BMW didn't back down from its decision, and the company's ridiculous move fell off the radar screen for a while. That was until late last month when BMW’s CarPlay powerplay once again drifted into the news after the policy first went into effect -- and it again drew outrage. This time around, however, BMW is going to greater lengths to explain why it is charging a yearly subscription fee when other manufacturers simply don’t.
Speaking with Car and Driver, BMW says that the $80/year fee goes towards ensuring that its vehicles remain compatible with future hardware and iOS releases from Apple, as it can't guarantee that "some new snippet of code" won't break functionality. In that case, BMW envisions that customers will come complaining to it instead of Apple, which could drive up costs on its end.
BMW also asserts that its newest vehicles support Wireless CarPlay, which brings with it a whole new set of challenges when it comes to support.
That is all well and good, but every other manufacturer absorbs these costs as the usual "cost of business" these days. Many customers simply expect to have CarPlay or Android Auto support, and with cars becoming even more reliant on computers for many functions, software glitches are to be expected. In my own experience, I took my personal vehicle in for its regularly scheduled maintenance and there was a technical service bulletin (TSB) for a security update on the infotainment system. It was applied free of charge and I didn't even know about it until I looked at my printout of services performed on the vehicle during its visit.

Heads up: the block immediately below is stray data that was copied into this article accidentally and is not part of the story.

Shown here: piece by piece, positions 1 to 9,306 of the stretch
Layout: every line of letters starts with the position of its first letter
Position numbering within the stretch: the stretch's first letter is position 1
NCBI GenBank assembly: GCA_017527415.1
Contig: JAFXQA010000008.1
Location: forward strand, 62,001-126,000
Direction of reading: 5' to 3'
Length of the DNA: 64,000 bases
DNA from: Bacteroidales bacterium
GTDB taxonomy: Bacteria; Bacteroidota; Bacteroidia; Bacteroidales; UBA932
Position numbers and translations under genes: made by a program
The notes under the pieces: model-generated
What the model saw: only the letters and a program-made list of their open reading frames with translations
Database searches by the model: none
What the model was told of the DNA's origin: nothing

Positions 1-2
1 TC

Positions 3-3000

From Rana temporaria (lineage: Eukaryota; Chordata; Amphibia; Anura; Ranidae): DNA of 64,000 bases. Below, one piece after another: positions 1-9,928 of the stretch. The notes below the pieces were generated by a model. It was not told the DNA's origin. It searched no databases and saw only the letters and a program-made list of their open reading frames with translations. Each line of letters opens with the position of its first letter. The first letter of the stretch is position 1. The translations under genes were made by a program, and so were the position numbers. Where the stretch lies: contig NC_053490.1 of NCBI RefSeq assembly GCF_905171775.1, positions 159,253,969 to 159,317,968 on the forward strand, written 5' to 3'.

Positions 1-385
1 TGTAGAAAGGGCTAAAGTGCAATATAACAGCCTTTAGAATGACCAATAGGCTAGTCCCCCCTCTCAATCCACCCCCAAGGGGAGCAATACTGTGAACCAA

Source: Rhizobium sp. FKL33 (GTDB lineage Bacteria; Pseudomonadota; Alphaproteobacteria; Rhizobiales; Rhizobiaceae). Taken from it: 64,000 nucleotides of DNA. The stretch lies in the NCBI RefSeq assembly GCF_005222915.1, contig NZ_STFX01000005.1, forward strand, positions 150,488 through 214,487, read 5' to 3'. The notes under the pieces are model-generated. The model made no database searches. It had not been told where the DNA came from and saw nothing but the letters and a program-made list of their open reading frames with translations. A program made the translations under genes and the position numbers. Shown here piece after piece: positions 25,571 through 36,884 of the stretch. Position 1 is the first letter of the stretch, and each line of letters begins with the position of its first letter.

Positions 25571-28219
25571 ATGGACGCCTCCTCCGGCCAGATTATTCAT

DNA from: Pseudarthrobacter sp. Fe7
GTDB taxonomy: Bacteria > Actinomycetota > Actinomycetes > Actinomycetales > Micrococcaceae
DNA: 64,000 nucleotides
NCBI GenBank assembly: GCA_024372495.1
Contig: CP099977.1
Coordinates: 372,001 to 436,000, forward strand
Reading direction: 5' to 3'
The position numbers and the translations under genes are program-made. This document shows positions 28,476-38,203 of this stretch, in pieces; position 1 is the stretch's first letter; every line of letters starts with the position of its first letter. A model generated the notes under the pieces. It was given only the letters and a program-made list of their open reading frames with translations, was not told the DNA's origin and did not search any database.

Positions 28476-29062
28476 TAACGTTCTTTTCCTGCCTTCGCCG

With CarPlay and Android Auto (something that BMW unfathomably doesn't even support at this time) increasingly becoming a standard feature on vehicles, BMW's move is even more puzzling. And as a company that is already known for nickel and diming customers on every little possible option/upgrade, the $80 a year fee is a step too far even for some diehard BMW fans.
However, BMW counters that the first year is free, and that most of its customers complete 3- or 4-year leases, meaning that they would pay between $240 to $320 for CarPlay. It also says that it will offer a 20-year subscription to CarPlay for $300. That seems like a much more palatable option for those that keep vehicles long-term, but it is still a silly fee most other auto manufacturers don't charge. In other words, it's the principle of the matter that is most confounding.
What say you Hot Hardware readers? Is BMW off its rocker, or is the company right about charging a fee for its ongoing costs associated with supporting and maintaining CarPlay?